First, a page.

A major bright spot in the March 2017 American jobs report was the apparent recovery of the mining sector, the employment area associated with oil and gas. The report indicated that 11,000 new jobs were added in the month of March, a further sign that the years-long hemorrhaging of jobs in the energy sector has come to an end.
This report comes after February jobs’ numbers indicating oil and gas employment increased by about 1 percent. The Bureau of Labor Statistics reported that 178,700 people were employed in oil and gas in February 2017. This is the largest number recorded since May 2016, though it is still far off from the industry peak in October 2014, when over 200,000 people were employed in oil and gas.
Data: Bureau of Labor Statistics
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Since October, thirty-five thousand new mining sector jobs have been added to the U.S. economy. This time last year, the sector was shedding jobs at a rate of eighteen-thousand per month. The turn-around comes as prices slowly edge above $50 a barrel. There are hopes that federal changes to environmental regulations, the opening up of federal land and improving price forecasts will all support a new boom in oil and gas production within the United States.
This news may help to mitigate negative reactions to reports that some industry CEOs took big pay-days during the energy downturn that hit the U.S. oil and gas industry hard between 2014 and 2016. As their companies filed for bankruptcy, the chief executives of Ultra Petroleum, Seventy Seven Energy and other firms have taken large stock packages and significant pay-offs.
Still, the jobs report is good news for the domestic energy sector. Hiring in oil field services is ticking up, as Houston-based Halliburton announced plans to hire two-thousand workers for pressure pumping and cementing in the U.S. The Houston Chronicle has reported an increase in job postings tied to energy and manufacturing. The increase is tied to the growing activity in the Permian Basin and the rising U.S. rig count, now at 943 according to Baker Hughes.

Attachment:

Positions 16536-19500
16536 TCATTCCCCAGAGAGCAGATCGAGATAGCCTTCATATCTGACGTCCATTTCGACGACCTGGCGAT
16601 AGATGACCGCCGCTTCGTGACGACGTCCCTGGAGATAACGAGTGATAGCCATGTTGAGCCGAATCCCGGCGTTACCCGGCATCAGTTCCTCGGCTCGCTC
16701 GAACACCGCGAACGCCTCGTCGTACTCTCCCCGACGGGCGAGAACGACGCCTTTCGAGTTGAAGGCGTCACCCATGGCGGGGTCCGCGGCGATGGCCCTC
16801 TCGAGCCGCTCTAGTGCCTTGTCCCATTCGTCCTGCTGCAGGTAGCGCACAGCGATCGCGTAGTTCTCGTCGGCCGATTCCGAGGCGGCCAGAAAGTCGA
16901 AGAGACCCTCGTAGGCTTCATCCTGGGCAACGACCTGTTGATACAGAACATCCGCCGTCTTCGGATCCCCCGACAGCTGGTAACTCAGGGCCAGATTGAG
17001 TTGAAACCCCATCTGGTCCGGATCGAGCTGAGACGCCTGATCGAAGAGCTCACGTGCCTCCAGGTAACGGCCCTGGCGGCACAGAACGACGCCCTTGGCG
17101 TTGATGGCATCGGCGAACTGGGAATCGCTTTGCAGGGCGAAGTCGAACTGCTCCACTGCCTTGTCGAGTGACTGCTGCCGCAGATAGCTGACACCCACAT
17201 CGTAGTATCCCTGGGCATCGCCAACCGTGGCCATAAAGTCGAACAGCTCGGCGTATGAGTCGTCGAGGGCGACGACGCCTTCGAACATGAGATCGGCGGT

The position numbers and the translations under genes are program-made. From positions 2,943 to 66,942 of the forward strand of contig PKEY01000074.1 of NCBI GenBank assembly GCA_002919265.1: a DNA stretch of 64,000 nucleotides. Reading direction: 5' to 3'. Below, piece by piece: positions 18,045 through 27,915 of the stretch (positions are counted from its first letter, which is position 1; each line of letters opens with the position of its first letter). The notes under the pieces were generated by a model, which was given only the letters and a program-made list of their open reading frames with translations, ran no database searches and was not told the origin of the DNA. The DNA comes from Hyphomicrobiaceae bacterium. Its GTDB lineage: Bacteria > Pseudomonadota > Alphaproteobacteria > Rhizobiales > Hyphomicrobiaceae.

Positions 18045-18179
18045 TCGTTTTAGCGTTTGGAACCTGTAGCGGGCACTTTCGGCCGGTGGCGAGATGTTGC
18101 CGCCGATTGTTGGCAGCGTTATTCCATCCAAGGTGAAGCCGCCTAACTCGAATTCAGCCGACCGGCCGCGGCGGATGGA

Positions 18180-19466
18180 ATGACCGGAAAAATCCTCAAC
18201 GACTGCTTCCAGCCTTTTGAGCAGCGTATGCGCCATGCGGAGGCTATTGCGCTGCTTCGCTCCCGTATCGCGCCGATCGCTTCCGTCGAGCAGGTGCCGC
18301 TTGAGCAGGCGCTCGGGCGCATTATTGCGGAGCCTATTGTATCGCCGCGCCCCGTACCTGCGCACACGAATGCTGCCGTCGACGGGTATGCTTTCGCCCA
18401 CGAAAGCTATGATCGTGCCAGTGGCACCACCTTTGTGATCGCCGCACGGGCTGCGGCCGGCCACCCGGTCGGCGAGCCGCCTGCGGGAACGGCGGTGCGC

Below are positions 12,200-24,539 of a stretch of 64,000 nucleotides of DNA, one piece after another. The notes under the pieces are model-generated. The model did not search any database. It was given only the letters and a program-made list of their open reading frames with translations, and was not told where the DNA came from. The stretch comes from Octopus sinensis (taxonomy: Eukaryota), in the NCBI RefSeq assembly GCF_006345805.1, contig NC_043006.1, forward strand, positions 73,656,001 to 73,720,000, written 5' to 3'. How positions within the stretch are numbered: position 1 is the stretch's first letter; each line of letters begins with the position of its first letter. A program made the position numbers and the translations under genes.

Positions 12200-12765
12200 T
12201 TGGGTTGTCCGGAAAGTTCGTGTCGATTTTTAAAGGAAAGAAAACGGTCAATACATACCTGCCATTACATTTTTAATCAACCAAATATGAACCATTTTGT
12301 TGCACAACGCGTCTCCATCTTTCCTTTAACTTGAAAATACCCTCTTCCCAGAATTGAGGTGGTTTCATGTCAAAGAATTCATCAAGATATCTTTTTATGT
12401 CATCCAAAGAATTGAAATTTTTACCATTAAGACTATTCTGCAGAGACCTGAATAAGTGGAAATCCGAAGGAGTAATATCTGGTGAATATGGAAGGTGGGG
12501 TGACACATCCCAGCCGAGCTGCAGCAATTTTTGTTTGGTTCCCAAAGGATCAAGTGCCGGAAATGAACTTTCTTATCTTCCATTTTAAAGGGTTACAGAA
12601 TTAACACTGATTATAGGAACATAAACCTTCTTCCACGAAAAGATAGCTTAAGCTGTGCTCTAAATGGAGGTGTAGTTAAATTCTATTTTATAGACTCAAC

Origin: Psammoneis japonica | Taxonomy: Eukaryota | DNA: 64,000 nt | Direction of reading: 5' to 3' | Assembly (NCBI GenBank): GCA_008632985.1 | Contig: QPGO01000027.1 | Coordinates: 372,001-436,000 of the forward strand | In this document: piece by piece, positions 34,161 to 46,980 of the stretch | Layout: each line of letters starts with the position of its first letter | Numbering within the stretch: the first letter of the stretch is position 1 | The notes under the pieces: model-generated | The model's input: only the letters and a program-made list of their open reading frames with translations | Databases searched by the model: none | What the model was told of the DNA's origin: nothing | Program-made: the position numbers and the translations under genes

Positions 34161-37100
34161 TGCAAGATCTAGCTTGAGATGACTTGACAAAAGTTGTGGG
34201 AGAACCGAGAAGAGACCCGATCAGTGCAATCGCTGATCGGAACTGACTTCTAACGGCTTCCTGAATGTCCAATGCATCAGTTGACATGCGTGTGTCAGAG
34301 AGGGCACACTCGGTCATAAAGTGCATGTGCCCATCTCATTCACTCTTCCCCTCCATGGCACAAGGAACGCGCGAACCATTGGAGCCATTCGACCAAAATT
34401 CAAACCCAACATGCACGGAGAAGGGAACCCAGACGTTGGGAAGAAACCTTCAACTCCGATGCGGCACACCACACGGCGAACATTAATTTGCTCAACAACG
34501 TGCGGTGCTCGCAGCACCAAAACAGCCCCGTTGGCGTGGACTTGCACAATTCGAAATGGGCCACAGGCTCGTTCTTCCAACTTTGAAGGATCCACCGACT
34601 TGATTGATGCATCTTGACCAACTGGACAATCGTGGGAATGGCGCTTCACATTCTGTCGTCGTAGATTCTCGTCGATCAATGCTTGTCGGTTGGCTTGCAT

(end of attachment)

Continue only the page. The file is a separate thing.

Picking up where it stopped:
The Bakken shale field, which has suffered from a drop in investment and some concerns about long-term viability, has recovered as hiring increases and employers search to fill openings. A year after expectations in the Bakken and Niobara plays, speakers at an industry conference in Denver struck a note of optimism.
This comes as U.S. oil exports rise, reaching a record 31.2 million barrels in February 2017. OPEC production cuts, intended to bring up prices, had the knock-on effect of kick-starting US production and fueling a current surge in exports. China has now turned to added U.S. production to replace the drop in OPEC crude, and purchased more than 8 million barrels from American producers in February.
But this current surge in exports is likely to be temporary. American exports of natural gas, which have also been growing, are highly dependent on factors governing trends in the global LNG trade. That may worry industry optimists who hope for a strong recovery after a downturn that rivaled the energy depression of the mid-1980s.
While many firms went bankrupt as prices fell, other companies stayed on-line through improved efficiency, cost-cutting and automation. Upstream actors and oil service companies cut jobs through automation, allowing them to stay in business. Now, with prices ticking back up and demand improving, it’s possible that many of the old energy jobs are gone for good, replaced by automated methods or rendered obsolete by changing technology.
There are also concerns that changes to the Jones Act proposed by the Customs and Border Protection Agency relating to off-shore activity would seriously impact job growth in those areas. The American Petroleum Institute has estimated that enforcement changes changing the definition of “vessel equipment” in the CBP’s protocol, would cut 30,000 jobs in the Gulf of Mexico, with a total of 125,000 jobs lost by 2030.
For job gains to hold, prices will have to continue improving while demand for U.S. oil and gas abroad grows. That may happen if the federal government stands by its pledge to boost American energy “independence” and increased production by encouraging investment, approving new pipelines and opening up more federal land for exploration and drilling. In the meantime, proponents of renewable energy can take heart in the fact that solar and wind power continue to add jobs nationwide at a faster rate than oil, gas or coal.
By Gregory Brew for Oilprice.com
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